The Magnitude of Gluten and Our Health

Gluten is a protein composite found in foods processed from wheat, barley, and rye. Gluten is comprised of the two main protein groups- gluteins and gliadins. It is estimated that about 1/3 of the American population have a sensitivity to gluten, yet only about 1% of these people are aware of it. This means that 99% of the people with sensitivity to gluten are most likely coming in contact with it on a daily basis without even knowing it. There is much to be addressed when it comes to the magnitude of gluten and our health.When people hear the terms “non-Celiac gluten sensitivity” or “gluten sensitivity” most don’t realize what these health terms mean. Many people assume this is a merely an allergy to gluten which results in mild stomach discomfort or skin irritation. What many don’t know is that gluten sensitivity can actually cause a cascade of chronic health conditions diseases by creating inflammation throughout the body resulting in a wide-range of effects on all organ systems including the brain, heart, joints, digestive tract, and more. Celiac Disease is an example of just one of the manifestations caused by gluten. Celiac Disease is a chronic, hereditary, autoimmune disorder characterized by a toxic reaction to gluten. An estimated 3 million Americans or 1 in 100 have been diagnosed with Celiac Disease, and this number continues to rise every year.While many assume that Celiac Disease is far more serious than gluten sensitivity, the truth is that these two health issues aren’t really all that different. A recent large study in the Journal of the American Medical Association found that people with diagnosed, undiagnosed, and “latent” Celiac Disease or gluten sensitivity had a higher risk of death (most of those being related to heart disease and cancer).This study looked at almost 30,000 patients from 1969 to 2008 and examined death rates in three groups: Those with full-blown celiac disease, those with inflammation of their intestine but not full-blown Celiac Disease, and those with latent Celiac Disease or gluten sensitivity (elevated gluten antibodies but negative intestinal biopsy).The findings were astonishing:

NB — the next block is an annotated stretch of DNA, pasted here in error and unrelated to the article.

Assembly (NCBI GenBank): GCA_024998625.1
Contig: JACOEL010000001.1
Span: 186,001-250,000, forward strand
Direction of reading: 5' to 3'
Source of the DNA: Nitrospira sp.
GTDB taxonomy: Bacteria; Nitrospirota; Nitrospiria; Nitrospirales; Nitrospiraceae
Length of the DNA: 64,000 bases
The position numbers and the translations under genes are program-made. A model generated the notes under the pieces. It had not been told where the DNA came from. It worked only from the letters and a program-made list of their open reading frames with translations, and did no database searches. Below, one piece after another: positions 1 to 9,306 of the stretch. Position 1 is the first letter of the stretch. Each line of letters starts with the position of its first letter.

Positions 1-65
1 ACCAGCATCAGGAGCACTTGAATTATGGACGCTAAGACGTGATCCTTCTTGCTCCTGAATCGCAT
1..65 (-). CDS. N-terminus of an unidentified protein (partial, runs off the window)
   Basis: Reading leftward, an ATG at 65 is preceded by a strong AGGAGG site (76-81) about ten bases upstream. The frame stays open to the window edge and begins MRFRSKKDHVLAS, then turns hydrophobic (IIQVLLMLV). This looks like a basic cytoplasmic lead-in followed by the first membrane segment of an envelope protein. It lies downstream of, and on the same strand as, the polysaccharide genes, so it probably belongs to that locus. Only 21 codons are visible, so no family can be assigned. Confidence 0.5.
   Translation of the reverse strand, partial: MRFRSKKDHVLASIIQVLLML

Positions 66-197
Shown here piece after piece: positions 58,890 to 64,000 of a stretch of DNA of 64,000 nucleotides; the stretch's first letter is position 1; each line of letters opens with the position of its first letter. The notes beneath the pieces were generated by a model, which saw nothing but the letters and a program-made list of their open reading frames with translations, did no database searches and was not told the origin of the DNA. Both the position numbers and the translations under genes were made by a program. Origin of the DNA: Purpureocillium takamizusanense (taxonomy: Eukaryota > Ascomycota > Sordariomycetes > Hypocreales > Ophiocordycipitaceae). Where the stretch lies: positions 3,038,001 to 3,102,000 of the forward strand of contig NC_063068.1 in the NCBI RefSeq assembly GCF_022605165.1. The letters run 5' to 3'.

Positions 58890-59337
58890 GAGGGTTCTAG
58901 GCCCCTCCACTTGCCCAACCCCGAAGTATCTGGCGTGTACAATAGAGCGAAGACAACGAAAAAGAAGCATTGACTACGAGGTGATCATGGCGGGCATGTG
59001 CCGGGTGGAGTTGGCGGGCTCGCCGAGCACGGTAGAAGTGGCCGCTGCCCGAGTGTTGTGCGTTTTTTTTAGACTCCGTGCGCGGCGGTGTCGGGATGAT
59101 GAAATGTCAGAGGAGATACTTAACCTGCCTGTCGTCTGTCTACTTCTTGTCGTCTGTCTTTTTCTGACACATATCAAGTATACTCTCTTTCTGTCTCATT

• 39 percent increased risk of death in those with Celiac Disease
  • 72 percent increased risk in those with gut inflammation related to gluten
  • 35 percent increased risk in those with gluten sensitivity but no Celiac Disease

Why was the “inflammation without villous atrophy” so much higher than full-blown Celiac Disease? It’s because those with Celiac Disease were taken off gluten…those with only inflammation were not. The above findings show that an adverse reaction to gluten, regardless of how it presents, can be significantly and equally harmful to a person’s health. On a positive note, CD (Celiac Disease) and GS (gluten sensitivity) are both curable through a lifelong gluten-free diet and with the proper treatment plan (please click HERE to learn why a gluten-free isn’t always enough for treating gluten!)

No Comments

Sorry, the comment form is closed at this time.